PETMOD® NUCLEOTIDES FROM BREWER’S YEAST
Nucleotides are the repeating units that make up nucleic acids (DNA and RNA).
They consist of 3 components: a nitrogenous base (purine or pyrimidine), a sugar with 5 carbon atoms, which together with the nitrogenous base constitutes the nucleoside, and one or more phosphate groups.
Some studies conducted on fish have shown that the integration of nucleotides through food exerted a useful action on the intestinal level, increasing its growth and development. (Toshimasa Tsujinaka MD, 1999)
For this reason, the demand for inserting nucleotides in pet food is increasingly growing, with the ultimate goal of contributing to the normal immune function and intestinal health of small pets as well. (Natalia Russo1, Nucleotide inclusion in pet food: effect of heat treatment, 2019)
Banana is a very popular fruit in the world market and is consumed as a basic food in many countries. It is consumed raw or processed and also as a functional ingredient in various food products. Banana contains several bioactive compounds, such as phenols, carotenoids, biogenic amines and phytosterols, which exert many positive effects on health and well-being. Many of these compounds have antioxidant activity by protecting the body from oxidative stress. (Balwinder Singh a, 2015)
Some studies have shown that the polyphenolic component, specifically the flavonoids, in addition to the antioxidant action, also play a beneficial role at the gastric level.
ENTEROCOCUS FAECIUM DSM 10663/NCIMB 10415 (35 X 10^9 CFU/g)
What are Probiotics? In the feed sector, these are the so-called zootechnical additives that stabilize the intestinal flora, i.e. micro-organisms which, if administered to animals, exert a positive effect on their intestinal flora; (Europeo, 2003) they are in fact able to colonize the intestine of the host animal, giving it a beneficial effect.
Adhesion of the probiotic microorganism to the host intestinal mucosa is considered a crucial step for colonization and further interaction with the host epithelium and its immune system. (Mohsen Hanifeh, 2021). In fact, both pathogenic and commensal microorganisms express various adhesin molecules on their surface, allowing them to bind to various surfaces in the host. For this reason, when selecting strains of microorganisms with probiotic action, these must be characterized by a high ability to attach to the intestine.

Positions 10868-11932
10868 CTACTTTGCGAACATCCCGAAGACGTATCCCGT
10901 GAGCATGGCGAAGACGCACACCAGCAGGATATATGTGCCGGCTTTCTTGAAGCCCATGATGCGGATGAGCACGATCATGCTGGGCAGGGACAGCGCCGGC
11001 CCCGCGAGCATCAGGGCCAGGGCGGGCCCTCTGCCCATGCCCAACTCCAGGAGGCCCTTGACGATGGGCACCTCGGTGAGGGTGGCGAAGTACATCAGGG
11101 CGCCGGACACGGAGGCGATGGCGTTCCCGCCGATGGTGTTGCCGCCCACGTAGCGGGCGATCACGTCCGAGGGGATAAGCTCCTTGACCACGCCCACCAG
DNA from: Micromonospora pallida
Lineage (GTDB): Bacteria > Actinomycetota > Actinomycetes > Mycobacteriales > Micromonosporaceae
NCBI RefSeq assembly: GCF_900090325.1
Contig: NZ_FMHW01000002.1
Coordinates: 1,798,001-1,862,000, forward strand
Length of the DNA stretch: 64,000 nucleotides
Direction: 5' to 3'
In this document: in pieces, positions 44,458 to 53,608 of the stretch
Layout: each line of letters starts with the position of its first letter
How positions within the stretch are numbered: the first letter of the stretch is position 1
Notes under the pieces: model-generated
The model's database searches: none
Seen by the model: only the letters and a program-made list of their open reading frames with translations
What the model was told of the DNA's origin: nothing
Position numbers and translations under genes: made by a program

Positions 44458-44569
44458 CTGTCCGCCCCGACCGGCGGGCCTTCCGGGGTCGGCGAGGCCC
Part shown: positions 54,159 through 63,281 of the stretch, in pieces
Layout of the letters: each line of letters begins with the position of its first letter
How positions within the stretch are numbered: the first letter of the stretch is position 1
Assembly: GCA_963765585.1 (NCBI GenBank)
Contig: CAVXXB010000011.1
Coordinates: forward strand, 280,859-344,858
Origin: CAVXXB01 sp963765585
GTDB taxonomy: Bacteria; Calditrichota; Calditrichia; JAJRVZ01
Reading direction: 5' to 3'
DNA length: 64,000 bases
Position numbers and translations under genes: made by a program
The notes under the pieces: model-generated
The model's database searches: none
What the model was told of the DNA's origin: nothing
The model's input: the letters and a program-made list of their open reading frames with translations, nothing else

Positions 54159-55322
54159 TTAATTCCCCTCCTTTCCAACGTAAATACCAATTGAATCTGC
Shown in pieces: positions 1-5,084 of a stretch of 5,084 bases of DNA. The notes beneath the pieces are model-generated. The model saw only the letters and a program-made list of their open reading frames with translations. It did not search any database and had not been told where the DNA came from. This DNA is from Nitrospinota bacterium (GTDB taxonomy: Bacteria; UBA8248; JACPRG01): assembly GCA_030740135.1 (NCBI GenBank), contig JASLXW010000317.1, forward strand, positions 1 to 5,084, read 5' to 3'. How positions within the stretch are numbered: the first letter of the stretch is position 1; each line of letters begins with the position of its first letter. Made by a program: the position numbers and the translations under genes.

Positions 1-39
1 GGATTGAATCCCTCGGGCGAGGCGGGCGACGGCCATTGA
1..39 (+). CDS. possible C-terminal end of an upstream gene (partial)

Some studies have shown that this ability is related to the specificity of the host; therefore, for effective use as a probiotic, the bacterial species should be of intestinal origin of the host and Enterococcus faecium DSM 10663/NCIMB 10415 used in the LactoAdapt product has this characteristic.
Probiotics can improve mucosal health by several mechanisms, including production of short-chain fatty acids (SCFA), antimicrobial substances, modulation of the immune response, competitive exclusion of pathogenic bacteria by interfering with their adhesion to the intestinal mucosa and improvement of epithelial barrier functions.
INACTIVE BACTERIA (LACTOBACILLUS HELVETICUS HA 122 (ex ACIDOPHILUS HA122), LACTOBACILLUS PARACASEI HA108, BIFIDOBACTERIUM BIFIDUM:
The inactivated microorganisms, also known as “tyndallized”, are subjected to a particular thermal treatment which “inactivates” them, thus making them incapable of metabolizing and reproducing. Their activity is therefore not attributable to the possibility of generating new progeny and therefore of colonizing the intestine, but that of constituting a “base” on which, at the intestinal level, a suitable substrate is reconstituted for the recolonization of the symbiotic flora.